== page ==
Weaving flashbacks from Rosie’s perspective into a tautly plotted narrative, The Bones of You is a gripping, haunting novel of sacrifices and lies, desperation and love.

 

My View:
The perfect example of domestic noir.

After I finished reading this book I sat back and went WOW and then went to bed exhausted, it was after all past 1.30am but I could not put this down till I had read every single last word. I devoured this book. I savoured the words. This intimate portrait of manipulation and domestic violence – physical, emotional and psychological, is intense and accurate and is handled superbly and gently – which I think is a very effective way to treat the power imbalances here (I have worked in women’s refugees in a past life and know of how destructive these kinds of control/behaviours are and how realistic these examples are). In this novel we mostly we learn of these “truths” after the events, some almost a lifetime after…the voice from the grave is very effective; haunting, poignant, powerful.

I loved hearing Rosie’s voice, her memories. Her observations are powerful, painful and mostly joyless and so so sad, never have flash backs worked so evocatively. The anecdote regarding a pink TV is just heart breaking. (No spoilers here.)

Rosie’s story begins like this “It’s true, what they say about when you die. In the final, terrible seconds of my life, eighteen years flash before my eyes.” Yet this is not a dreary, weepy melodrama, the truths delivered via Rosie’s voice from the grave are relayed matter-of-factly, merely observations of a past life, made without judgement, what a great device. As Rosie recounts her life story the author allows the reader to make their own judgements and as I sat reading I clenched my teeth with rage at the harshness and injustices here and for all victims of family violence.

The theme that leapt out from the pages to me was about the power of truth. Truth can hurt, can see you free, truth can be harsh and hard to accept, and even harder to identify. Howells comments “…we can use all out skills, our experience, observe body language, read between as many lines as we choose, but we see mostly what we want to see. And if someone wants to hide the truth we may never know.” All we have is our own interpretation and understanding of the world and people. Intuition is something that should not be discarded.

This is a tightly plotted, very well executed, multiple viewpoint narrative that explores some very dark topics that are handled with a sensitivity that doesn’t beat the reader into a particular position – rather it allows the reader to form their own views and make their own guesses as to who is responsible for causing so much sorrow and pain in this narrative. As I delved deeper into the novel I made several unsuccessful guesses and only in the last few chapters did I understand who had murdered Rosie and their motives. This is an excellent example domestic noir.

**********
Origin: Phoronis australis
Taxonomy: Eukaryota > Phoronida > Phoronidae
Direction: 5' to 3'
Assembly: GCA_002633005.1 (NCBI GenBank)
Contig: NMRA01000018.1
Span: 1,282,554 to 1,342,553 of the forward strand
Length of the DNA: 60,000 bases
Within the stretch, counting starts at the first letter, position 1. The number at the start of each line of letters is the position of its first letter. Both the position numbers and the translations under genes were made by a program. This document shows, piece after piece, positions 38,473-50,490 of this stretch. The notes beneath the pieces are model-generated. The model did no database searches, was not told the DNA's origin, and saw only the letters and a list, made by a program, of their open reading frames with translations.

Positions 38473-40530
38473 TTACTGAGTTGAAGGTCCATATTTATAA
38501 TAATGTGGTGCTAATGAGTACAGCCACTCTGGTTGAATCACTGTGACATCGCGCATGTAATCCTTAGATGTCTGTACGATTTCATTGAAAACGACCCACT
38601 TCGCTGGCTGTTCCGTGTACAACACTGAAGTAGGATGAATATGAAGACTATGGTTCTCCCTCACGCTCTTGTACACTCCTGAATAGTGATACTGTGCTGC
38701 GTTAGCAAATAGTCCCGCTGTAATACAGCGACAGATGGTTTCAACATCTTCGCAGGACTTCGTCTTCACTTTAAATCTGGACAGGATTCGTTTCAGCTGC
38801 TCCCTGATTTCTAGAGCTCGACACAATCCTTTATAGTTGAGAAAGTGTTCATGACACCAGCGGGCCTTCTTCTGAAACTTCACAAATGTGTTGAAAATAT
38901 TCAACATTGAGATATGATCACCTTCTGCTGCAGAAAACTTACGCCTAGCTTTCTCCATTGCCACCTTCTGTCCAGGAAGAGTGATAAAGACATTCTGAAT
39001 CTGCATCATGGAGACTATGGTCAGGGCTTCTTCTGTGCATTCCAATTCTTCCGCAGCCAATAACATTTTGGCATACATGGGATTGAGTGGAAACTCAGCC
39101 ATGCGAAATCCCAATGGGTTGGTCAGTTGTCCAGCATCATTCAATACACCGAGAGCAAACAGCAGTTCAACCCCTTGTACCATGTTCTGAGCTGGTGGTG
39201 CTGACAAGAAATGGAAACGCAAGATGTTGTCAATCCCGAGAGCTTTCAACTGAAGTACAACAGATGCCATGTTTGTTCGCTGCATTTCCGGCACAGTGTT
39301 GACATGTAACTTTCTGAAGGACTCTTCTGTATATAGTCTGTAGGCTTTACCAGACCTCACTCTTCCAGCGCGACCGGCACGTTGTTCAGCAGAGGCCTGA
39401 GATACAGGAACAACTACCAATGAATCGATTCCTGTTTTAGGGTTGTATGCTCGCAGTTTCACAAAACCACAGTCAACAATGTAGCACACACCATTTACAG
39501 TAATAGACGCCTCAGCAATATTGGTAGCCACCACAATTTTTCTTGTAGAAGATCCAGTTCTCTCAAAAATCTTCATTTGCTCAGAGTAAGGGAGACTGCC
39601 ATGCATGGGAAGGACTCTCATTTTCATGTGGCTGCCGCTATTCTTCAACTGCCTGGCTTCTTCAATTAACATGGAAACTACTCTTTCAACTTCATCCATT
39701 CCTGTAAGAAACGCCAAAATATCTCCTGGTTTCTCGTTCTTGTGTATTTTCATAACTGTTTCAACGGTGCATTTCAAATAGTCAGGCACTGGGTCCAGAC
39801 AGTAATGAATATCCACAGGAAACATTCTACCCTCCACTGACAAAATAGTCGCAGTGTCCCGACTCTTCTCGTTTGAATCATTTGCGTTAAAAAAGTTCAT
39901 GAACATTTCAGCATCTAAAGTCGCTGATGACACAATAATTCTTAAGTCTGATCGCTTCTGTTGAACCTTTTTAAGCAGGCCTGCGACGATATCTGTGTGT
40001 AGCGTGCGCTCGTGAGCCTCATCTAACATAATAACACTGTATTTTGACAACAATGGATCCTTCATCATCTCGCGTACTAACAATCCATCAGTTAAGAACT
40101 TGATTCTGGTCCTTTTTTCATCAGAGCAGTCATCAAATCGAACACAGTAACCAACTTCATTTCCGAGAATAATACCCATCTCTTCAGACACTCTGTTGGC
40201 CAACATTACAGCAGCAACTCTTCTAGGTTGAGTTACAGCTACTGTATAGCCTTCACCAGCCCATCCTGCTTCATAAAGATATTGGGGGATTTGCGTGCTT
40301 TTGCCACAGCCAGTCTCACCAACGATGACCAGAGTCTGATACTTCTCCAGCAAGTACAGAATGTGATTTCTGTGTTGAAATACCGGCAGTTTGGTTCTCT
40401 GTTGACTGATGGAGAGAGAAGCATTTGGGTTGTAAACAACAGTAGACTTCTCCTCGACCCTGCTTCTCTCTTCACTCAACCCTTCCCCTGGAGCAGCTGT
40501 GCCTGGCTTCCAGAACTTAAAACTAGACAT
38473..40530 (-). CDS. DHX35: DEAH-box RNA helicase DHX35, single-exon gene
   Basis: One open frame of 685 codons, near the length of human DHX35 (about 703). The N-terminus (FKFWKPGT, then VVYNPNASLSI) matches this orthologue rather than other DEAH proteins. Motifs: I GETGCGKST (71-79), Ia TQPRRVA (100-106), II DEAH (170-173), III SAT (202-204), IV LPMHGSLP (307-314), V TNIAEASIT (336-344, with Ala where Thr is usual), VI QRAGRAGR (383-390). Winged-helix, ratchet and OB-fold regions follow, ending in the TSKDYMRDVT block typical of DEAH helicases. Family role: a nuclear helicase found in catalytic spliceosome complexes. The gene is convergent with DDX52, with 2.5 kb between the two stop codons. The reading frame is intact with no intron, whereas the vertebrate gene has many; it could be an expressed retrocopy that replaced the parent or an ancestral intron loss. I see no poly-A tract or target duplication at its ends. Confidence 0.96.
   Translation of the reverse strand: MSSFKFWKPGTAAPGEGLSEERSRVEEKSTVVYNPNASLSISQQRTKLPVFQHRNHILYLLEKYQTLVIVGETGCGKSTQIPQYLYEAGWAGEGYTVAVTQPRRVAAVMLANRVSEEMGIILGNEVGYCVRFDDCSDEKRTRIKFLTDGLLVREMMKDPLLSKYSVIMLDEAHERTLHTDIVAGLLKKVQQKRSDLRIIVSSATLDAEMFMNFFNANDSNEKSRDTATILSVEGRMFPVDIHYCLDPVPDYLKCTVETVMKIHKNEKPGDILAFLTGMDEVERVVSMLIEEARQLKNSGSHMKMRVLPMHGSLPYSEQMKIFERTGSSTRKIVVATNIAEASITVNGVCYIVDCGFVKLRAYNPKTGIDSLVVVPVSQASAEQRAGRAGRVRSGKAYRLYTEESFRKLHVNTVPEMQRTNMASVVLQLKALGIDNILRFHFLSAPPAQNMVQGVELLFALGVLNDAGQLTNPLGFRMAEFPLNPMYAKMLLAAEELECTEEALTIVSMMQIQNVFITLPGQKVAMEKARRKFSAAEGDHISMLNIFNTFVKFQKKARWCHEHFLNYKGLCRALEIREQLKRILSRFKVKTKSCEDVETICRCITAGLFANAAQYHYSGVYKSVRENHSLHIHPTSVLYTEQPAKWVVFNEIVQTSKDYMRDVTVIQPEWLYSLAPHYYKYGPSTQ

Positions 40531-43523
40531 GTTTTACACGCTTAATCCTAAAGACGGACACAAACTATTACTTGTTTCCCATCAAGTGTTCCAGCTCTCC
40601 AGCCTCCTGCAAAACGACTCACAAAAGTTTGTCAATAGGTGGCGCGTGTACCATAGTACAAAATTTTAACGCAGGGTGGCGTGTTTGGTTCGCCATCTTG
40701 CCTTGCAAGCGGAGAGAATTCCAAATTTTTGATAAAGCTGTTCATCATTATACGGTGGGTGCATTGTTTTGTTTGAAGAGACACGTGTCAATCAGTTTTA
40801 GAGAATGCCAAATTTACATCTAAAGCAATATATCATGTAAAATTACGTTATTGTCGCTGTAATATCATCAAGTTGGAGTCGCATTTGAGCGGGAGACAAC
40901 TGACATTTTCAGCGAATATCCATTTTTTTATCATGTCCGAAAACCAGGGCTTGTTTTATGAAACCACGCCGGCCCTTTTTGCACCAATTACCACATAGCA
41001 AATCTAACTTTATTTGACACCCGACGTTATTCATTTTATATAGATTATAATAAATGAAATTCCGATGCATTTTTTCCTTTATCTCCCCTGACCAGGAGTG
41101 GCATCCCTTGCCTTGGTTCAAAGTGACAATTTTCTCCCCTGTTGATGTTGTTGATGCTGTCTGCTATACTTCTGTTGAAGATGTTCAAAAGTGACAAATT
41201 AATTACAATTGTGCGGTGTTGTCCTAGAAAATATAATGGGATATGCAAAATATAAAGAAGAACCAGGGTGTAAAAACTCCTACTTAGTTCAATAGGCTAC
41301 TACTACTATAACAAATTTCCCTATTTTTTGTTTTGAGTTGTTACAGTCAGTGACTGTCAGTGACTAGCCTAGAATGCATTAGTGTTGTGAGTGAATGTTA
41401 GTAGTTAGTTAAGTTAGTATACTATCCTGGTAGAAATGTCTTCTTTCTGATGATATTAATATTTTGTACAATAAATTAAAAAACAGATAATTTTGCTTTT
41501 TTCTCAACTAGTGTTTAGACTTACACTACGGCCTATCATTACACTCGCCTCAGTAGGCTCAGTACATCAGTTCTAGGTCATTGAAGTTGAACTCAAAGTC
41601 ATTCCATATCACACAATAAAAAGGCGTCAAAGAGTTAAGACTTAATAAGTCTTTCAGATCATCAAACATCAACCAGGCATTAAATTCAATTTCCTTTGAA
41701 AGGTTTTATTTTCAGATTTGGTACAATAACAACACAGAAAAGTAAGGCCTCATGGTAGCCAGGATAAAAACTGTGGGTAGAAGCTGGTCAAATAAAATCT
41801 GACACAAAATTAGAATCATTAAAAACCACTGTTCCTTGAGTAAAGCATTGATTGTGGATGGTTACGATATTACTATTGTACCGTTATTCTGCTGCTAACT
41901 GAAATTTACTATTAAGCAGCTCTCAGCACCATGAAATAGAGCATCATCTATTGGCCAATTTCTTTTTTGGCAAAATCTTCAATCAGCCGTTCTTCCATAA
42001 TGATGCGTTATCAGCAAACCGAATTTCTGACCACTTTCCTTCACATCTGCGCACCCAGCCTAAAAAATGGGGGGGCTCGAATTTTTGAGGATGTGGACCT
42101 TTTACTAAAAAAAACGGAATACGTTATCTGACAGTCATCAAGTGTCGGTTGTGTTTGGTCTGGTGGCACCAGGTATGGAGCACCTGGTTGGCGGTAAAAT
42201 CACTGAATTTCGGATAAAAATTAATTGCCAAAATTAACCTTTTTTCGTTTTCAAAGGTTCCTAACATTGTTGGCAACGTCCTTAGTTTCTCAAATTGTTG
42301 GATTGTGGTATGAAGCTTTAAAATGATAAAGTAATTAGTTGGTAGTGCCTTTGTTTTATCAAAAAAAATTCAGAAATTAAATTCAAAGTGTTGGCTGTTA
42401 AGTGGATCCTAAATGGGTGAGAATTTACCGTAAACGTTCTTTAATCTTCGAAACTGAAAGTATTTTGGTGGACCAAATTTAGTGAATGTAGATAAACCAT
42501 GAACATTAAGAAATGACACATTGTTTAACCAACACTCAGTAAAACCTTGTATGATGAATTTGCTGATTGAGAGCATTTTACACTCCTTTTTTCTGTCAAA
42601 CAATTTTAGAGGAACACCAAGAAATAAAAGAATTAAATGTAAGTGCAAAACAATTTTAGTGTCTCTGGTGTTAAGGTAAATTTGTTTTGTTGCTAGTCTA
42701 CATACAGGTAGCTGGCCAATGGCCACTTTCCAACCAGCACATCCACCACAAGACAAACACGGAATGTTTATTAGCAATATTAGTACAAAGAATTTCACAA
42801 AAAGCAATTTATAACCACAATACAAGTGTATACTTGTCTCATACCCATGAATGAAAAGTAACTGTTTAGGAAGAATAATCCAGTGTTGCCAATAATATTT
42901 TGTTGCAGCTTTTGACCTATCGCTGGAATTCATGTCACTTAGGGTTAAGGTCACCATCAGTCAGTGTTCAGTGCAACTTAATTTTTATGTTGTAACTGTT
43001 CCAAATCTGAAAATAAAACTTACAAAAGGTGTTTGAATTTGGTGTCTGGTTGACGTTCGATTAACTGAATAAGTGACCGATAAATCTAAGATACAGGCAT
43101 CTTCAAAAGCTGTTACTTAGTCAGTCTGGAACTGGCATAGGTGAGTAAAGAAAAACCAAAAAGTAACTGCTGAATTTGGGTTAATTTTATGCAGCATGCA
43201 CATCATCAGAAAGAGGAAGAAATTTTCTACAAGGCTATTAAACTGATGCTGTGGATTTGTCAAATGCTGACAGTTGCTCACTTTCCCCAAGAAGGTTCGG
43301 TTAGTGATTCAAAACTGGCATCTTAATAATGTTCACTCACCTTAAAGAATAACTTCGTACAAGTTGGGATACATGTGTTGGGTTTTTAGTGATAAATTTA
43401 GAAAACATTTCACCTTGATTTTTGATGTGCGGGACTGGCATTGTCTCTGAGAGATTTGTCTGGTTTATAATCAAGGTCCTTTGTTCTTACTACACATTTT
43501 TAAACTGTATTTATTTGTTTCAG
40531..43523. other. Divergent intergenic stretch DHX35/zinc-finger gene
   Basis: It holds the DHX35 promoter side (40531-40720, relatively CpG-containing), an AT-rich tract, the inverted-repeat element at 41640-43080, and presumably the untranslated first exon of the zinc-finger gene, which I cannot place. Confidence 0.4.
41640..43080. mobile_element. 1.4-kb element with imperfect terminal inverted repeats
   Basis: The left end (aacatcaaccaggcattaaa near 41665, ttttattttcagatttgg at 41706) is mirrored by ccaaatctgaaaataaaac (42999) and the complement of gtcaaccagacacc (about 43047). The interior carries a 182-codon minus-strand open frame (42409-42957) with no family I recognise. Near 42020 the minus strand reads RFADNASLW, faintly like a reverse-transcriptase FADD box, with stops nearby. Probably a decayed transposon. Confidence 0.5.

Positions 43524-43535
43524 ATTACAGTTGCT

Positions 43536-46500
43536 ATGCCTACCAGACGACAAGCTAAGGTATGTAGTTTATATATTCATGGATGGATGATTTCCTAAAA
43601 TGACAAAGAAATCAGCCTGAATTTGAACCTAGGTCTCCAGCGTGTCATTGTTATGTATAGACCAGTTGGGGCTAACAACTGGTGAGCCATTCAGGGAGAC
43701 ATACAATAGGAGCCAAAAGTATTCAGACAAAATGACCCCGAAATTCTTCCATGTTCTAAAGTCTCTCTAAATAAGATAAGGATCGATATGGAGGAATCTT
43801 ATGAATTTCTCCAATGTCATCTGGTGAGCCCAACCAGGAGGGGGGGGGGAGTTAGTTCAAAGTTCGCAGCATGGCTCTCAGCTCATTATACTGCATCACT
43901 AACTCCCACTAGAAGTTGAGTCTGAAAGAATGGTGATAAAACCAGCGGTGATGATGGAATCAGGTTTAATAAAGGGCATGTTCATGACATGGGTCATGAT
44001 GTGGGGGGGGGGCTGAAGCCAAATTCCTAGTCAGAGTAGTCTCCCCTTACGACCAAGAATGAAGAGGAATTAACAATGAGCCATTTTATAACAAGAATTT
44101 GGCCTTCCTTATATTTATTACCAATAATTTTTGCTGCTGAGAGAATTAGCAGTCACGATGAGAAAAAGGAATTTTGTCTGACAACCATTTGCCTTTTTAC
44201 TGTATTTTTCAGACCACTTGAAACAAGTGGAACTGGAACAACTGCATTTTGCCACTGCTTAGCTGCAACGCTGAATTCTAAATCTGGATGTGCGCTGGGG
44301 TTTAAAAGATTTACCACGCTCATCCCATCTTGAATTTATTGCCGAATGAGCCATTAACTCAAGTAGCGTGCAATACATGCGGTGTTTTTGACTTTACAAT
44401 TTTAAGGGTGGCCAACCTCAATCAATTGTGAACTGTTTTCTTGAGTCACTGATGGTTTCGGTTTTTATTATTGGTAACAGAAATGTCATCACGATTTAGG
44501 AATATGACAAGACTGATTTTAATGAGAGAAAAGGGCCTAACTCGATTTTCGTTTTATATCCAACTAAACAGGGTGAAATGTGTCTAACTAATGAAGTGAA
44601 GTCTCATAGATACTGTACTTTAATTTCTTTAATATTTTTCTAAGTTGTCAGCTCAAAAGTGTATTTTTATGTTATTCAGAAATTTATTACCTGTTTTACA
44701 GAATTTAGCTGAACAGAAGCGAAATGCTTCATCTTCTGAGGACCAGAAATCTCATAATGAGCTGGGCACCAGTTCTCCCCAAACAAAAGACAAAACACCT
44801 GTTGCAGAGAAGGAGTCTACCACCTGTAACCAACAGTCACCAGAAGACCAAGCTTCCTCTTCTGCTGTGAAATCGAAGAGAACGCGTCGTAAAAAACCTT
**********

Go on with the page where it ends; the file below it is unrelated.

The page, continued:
More Definitions Of Domestic Noir

I am pleased to see this sub genre is getting a bit of press recently.  Hachette Australia recently added this qualifier to their f/b site about the genre;

 ” ‘Domestic Noir takes place primarily in homes and workplaces, concerns itself largely (but not exclusively) with the female experience, is based around relationships and takes as its base a broadly feminist view that the domestic sphere is a challenging and sometimes dangerous prospect for its inhabitants’ – Julia Crouch.”

Maybe it is the feminist aspect that is calling to me? An interesting thought.

Domestic Noir Reads

Have you read any of these? So far What Came Before by Anna George remains one of my all time favourite reads.

Post Script: The Gracekeepers – Kirsty Logan – Audio Book

Cover The Gracekeepers

The Grace Keepers

Kirsty Logan

Bolinda

Penguin Random House

ISBN: 9781101890585

9 hours 19 minutes

Description:

For readers of The Night Circus and Station Eleven, a lyrical and absorbing debut set in a world covered by water

 

As a Gracekeeper, Callanish administers shoreside burials, laying the dead to their final resting place deep in the depths of the ocean. Alone on her island, she has exiled herself to a life of tending watery graves as penance for a long-ago mistake that still haunts her. Meanwhile, North works as a circus performer with the Excalibur, a floating troupe of acrobats, clowns, dancers, and trainers who sail from one archipelago to the next, entertaining in exchange for sustenance.